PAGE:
Hunters, sport shooters or movements linked to exhibitions will be able to benefit from administrative simplifications when temporary importing or exporting their firearms, essential components and ammunition. This means that they do not need prior import or export authorisations, the customs declaration is enough.

  • Alarm and signal weapons

The Commission proposes to include import rules for alarm and signal weapons. Convertible alarm and signal weapons have been flooding the EU market and are a clear security threat. The proposal states that imported alarm and signal weapons need to comply with the Implementing Directive 2019/69 which sets technical standards to prove the non-convertibility, or else they should be imported as firearms. The Commission will also establish a list of non-convertible alarm and signal weapons.

  • Semi-finished components and firearms

The proposal establishes that semi-finished components and firearms can only be imported by licensed dealers and brokers. This is a key novelty significantly reducing the threat of home manufactured firearms without marking or registration (“ghost guns”).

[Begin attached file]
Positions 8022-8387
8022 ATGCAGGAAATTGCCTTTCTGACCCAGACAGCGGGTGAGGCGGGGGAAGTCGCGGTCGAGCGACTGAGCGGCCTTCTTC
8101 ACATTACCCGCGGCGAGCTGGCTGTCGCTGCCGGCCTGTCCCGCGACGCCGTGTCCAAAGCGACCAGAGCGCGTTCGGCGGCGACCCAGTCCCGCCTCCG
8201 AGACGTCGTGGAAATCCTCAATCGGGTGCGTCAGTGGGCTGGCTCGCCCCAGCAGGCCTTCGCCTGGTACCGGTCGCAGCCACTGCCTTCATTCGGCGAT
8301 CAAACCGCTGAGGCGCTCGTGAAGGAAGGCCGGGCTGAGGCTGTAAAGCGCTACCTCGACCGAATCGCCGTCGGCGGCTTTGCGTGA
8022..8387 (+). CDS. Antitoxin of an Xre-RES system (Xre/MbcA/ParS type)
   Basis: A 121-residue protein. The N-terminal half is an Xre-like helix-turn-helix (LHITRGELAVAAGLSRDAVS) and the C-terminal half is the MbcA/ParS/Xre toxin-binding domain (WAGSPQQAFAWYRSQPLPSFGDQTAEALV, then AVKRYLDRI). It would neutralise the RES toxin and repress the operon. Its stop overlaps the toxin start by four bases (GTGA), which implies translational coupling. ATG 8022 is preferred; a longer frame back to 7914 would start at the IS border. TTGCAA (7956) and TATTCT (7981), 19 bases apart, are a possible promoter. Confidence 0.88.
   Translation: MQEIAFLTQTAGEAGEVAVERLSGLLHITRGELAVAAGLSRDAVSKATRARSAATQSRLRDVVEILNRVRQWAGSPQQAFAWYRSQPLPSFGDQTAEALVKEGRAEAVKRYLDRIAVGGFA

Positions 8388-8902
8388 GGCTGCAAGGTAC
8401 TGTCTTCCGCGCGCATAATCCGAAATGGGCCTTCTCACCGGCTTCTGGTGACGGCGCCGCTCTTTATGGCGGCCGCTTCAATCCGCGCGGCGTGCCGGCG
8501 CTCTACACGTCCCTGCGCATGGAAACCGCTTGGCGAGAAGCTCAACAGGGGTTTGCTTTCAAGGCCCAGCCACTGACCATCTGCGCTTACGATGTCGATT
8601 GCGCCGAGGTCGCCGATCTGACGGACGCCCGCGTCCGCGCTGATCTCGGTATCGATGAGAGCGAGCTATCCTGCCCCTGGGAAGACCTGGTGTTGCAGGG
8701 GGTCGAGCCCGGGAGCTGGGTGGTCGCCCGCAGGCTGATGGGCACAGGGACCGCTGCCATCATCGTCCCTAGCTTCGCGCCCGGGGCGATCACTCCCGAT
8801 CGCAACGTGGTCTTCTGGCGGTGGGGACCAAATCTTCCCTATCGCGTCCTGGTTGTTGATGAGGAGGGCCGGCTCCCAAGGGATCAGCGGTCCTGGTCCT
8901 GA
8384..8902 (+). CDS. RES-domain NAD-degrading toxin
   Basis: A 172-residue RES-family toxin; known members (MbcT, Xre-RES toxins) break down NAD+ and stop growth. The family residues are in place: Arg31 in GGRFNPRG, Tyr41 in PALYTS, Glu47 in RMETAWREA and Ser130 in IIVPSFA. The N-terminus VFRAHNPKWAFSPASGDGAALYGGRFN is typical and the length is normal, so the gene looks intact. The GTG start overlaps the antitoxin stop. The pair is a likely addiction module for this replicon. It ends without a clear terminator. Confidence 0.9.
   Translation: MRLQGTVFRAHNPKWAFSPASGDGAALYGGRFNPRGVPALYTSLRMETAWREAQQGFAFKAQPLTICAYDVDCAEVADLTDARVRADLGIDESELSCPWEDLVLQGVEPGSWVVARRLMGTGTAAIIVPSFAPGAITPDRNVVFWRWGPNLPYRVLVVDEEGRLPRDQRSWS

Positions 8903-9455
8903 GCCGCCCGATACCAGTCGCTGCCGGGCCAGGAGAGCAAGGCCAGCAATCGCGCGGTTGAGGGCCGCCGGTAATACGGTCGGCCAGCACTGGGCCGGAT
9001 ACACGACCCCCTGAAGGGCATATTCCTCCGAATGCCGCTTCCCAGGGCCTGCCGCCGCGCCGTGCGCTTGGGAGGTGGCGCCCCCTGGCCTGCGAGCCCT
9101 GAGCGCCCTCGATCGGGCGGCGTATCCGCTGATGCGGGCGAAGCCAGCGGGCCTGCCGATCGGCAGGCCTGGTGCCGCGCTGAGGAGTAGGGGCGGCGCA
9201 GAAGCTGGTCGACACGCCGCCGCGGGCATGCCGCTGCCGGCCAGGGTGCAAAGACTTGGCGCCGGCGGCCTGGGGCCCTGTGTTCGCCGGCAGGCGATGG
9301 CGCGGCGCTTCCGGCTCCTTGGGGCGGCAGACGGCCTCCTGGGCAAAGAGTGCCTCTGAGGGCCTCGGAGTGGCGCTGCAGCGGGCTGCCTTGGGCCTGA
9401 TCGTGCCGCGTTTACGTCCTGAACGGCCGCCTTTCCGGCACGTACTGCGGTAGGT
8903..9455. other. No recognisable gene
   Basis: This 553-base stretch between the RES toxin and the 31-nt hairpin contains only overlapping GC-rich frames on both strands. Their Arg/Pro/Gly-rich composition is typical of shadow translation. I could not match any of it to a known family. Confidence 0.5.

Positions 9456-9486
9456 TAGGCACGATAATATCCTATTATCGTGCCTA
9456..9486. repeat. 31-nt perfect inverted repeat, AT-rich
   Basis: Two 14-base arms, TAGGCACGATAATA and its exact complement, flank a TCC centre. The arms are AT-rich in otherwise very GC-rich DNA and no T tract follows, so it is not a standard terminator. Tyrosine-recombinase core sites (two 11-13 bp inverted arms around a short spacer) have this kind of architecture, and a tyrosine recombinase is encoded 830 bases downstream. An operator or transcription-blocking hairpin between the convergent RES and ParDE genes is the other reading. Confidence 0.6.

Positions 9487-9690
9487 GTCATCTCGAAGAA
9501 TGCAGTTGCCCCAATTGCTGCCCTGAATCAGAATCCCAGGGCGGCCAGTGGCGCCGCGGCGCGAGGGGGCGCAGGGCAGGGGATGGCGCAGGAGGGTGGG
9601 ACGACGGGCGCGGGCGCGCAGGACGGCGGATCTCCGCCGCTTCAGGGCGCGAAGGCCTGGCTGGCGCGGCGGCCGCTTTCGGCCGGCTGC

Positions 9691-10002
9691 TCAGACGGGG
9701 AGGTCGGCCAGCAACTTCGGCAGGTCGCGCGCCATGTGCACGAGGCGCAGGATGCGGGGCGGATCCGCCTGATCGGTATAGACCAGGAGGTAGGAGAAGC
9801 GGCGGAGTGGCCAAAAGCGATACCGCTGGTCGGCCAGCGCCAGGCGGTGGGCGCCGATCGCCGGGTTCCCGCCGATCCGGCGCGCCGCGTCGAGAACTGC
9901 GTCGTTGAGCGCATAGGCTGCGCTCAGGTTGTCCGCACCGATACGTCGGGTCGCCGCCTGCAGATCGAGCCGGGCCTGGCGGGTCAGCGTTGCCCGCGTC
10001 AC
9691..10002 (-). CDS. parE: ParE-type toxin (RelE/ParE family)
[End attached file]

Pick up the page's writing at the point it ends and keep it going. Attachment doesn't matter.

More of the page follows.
• End-user certificate

The Commission proposes to add an end-user certificate for the most heavy firearms as a preventive tool to fight against the risk of diversion of civilian firearms during or after export. The end-user certificate is already applicable to firearms under the scope of the Common Position 2008/944/CFSP defining common rules governing control of exports of military technology and equipment. These end-user certificates have to be delivered by the authorities of the country of final destination.

  • Refusals to grant authorisations

The proposal establishes the obligation to exchange information regarding refusals to grant authorisations, in order to avoid individuals ‘shopping’ around the EU to obtain an import or export authorisation. Competent authorities will be obliged to check the central system, containing all the refusals, before granting an import or export authorisation.